Petlansky and the Raider offense took over and marched down the field behind three straight pass completions to advance the ball to the Oakdale 28. Facing fourth-and-eight from the Mustang 26, Petlansky connected to his younger brother, Cole for a 23 yard gain. The next play, the elder Petlansky called his own number and kept the ball on a quarterback sneak to move the pile across the goal line for the score to take the lead, 14-7, with 26.4 seconds left in the third.

Down by seven with 12 minutes to play, the Mustangs got to work on the offensive side of the ball. On third-and-one from their own 33 Aquino carried the ball and overpowered the Raider defense to pick up five yards to the 38. Later in the drive, Oakdale was faced with a third-and-eight; Olsen rushed for a nine yard pickup to a first down and brought it to midfield. With 8:27 left to play Oakdale faced a fourth-and-three from the Central Catholic 43. Olsen handed the ball off to DePuy but was brought down for a loss of one, and the Raiders corralled the Mustangs drive.

A pitch to Rice on third-and-five from their own 49, Rice was hit hard by Ben Solario but not in time as Rice picked up six to continue the drive with under seven minutes to play. Minutes later, Louis Marsella took Bland down with a hard hit spearing him backward for a loss of a yard, bringing up third-and-five from the Oakdale 27 with five minutes to play. Marsella and Thomas stopped Rice in his tracks forcing fourth-and-three from the Mustang 23 yard line with 4:17 left, Central Catholic called their third and final timeout of the game. The Mustangs defense stopped the Raiders on fourth down, giving them the ball back at their own 21 yard line and three timeouts to work with.

Aquino, who finished with 81 yards on 22 carries, carried the ball on second-and-ten and picked up four yards before being hit hard by Escobar to bring up third-and-six. On fourth-and-six from the their own 25, and two time outs remaining, Mustangs head coach Trent Merzon kept his offense on the field and decided to go for the first down. Merzon’s gamble nearly paid off, as Olsen rushed the ball up the middle for nearly the full six yards. The chain gang measured the distance of the run, but came up short by less than a yard, and Central Catholic took over on downs with 3:13 left to play.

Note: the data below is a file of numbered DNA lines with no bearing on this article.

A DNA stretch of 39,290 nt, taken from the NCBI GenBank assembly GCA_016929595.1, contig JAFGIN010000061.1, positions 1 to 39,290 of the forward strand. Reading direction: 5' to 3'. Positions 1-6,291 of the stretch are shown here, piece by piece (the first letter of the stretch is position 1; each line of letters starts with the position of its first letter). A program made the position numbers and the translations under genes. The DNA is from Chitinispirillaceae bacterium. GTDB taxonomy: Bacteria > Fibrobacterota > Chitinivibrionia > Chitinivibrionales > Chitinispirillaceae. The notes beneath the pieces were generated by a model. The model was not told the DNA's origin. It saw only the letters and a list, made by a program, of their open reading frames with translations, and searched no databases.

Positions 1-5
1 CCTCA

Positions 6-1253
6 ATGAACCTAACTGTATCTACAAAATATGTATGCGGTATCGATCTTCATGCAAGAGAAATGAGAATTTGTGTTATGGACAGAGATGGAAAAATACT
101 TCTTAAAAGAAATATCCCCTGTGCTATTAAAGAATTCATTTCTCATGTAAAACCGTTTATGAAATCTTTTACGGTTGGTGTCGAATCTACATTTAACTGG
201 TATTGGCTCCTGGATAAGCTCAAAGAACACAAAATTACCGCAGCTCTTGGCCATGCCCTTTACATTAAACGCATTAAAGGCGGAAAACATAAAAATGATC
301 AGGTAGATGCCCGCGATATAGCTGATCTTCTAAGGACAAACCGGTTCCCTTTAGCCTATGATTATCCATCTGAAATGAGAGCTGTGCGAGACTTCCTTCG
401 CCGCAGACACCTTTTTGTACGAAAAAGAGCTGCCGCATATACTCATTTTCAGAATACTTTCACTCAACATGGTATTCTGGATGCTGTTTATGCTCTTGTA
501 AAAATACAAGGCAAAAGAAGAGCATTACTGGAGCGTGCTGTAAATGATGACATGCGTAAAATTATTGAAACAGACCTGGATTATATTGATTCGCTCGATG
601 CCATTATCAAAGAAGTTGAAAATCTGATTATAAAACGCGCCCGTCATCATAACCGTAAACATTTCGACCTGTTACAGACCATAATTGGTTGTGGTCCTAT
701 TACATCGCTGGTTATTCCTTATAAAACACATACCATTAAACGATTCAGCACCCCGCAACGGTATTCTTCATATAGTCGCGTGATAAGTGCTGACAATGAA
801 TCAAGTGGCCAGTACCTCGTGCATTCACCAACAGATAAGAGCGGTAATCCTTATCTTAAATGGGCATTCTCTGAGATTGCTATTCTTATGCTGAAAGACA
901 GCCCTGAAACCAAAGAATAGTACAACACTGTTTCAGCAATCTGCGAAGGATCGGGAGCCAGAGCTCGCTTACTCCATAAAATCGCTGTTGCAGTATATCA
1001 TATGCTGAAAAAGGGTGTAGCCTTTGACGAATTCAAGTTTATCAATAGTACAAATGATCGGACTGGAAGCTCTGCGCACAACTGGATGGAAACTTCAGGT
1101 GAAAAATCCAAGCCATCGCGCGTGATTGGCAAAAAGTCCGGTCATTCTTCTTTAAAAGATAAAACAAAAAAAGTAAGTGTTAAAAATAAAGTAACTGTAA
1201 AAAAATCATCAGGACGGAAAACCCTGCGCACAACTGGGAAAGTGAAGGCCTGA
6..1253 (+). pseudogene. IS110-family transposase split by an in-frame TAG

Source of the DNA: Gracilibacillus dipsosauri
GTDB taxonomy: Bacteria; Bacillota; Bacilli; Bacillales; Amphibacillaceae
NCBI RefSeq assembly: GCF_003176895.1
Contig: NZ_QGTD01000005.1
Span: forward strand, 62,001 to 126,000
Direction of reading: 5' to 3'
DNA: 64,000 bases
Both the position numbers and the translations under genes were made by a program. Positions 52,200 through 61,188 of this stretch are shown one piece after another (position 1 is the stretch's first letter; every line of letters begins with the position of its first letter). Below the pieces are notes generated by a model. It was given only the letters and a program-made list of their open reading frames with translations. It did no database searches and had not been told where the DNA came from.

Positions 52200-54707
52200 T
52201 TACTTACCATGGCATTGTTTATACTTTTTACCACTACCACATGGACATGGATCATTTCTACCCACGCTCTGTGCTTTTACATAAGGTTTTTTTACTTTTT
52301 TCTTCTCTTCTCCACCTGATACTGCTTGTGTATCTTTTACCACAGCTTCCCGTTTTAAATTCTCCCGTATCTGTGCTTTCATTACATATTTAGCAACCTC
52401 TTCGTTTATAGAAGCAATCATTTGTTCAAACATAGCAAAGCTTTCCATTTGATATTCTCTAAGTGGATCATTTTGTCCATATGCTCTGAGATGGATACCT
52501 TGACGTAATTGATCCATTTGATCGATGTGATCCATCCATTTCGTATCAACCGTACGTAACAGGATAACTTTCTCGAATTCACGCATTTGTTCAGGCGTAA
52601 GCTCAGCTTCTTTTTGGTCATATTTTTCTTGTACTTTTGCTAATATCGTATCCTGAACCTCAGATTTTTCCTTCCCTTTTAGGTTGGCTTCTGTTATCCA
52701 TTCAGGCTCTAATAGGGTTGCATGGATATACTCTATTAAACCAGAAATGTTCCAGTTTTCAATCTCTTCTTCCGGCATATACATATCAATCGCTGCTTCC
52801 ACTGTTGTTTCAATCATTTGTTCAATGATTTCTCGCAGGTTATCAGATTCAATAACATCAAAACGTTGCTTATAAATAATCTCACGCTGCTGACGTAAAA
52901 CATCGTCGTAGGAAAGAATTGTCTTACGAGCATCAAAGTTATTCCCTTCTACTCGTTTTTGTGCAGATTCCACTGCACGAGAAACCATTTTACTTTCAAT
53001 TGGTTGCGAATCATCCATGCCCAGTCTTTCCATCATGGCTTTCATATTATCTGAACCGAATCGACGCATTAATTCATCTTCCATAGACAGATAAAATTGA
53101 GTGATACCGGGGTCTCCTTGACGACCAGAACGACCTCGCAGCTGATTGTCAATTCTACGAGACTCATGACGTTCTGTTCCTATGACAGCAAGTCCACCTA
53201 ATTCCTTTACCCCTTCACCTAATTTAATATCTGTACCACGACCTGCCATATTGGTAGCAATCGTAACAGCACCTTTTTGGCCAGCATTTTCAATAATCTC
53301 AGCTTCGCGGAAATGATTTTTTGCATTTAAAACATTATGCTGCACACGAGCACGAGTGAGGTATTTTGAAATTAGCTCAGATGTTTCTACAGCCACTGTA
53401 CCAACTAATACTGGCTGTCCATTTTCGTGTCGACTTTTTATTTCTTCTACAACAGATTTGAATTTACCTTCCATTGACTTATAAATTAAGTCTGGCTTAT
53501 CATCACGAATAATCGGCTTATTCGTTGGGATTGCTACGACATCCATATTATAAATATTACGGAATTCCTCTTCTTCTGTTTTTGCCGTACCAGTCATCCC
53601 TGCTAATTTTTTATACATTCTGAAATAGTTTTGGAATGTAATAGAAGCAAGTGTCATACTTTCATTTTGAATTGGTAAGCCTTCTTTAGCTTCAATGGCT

“At that moment if we were to punt the ball away, best case scenario, we stop them on the other end. We get the ball back with maybe one minute and change to play. They would have given the ball to Justin (Rice) and he leans forward three times, he may have picked up the first down and we would have missed our chance, and not see the ball again,” Merzon commented on his decision to go for it on fourth down deep in their own territory.

Back on defense, Robby Bagley tripped up a scrambling Petlansky bringing him down at the 22 yard line. However, on the following play, Rice broke loose on a 22 yard rush to score the final points of the evening with 2:16 left to play. Rice, who rushed for 288 yards and three touchdowns on Nov. 6, finished the night with 28 carries for 168 yards and two touchdowns.

“We know they are a good team. We had to come out and give it our all, and we did, but it didn’t click the way we wanted it too. I am proud of my boys; they came to play and we never gave up. That’s football,” Marsella said following the loss.

Although the season came to a close without a section championship, the Mustangs overcame many obstacles including injuries throughout the season. The loss of senior running back Darus Nelson early in the season led to Aquino having a big year, along with Burke, DePuy and Vincent Albertoni also making the most of their carries during the season.

“It’s been an honor playing alongside these guys. We have such high expectations for ourselves and we don’t want to let each other down or the community that comes out and supports us. I could not ask for more from them,” Bagley said of his teammates.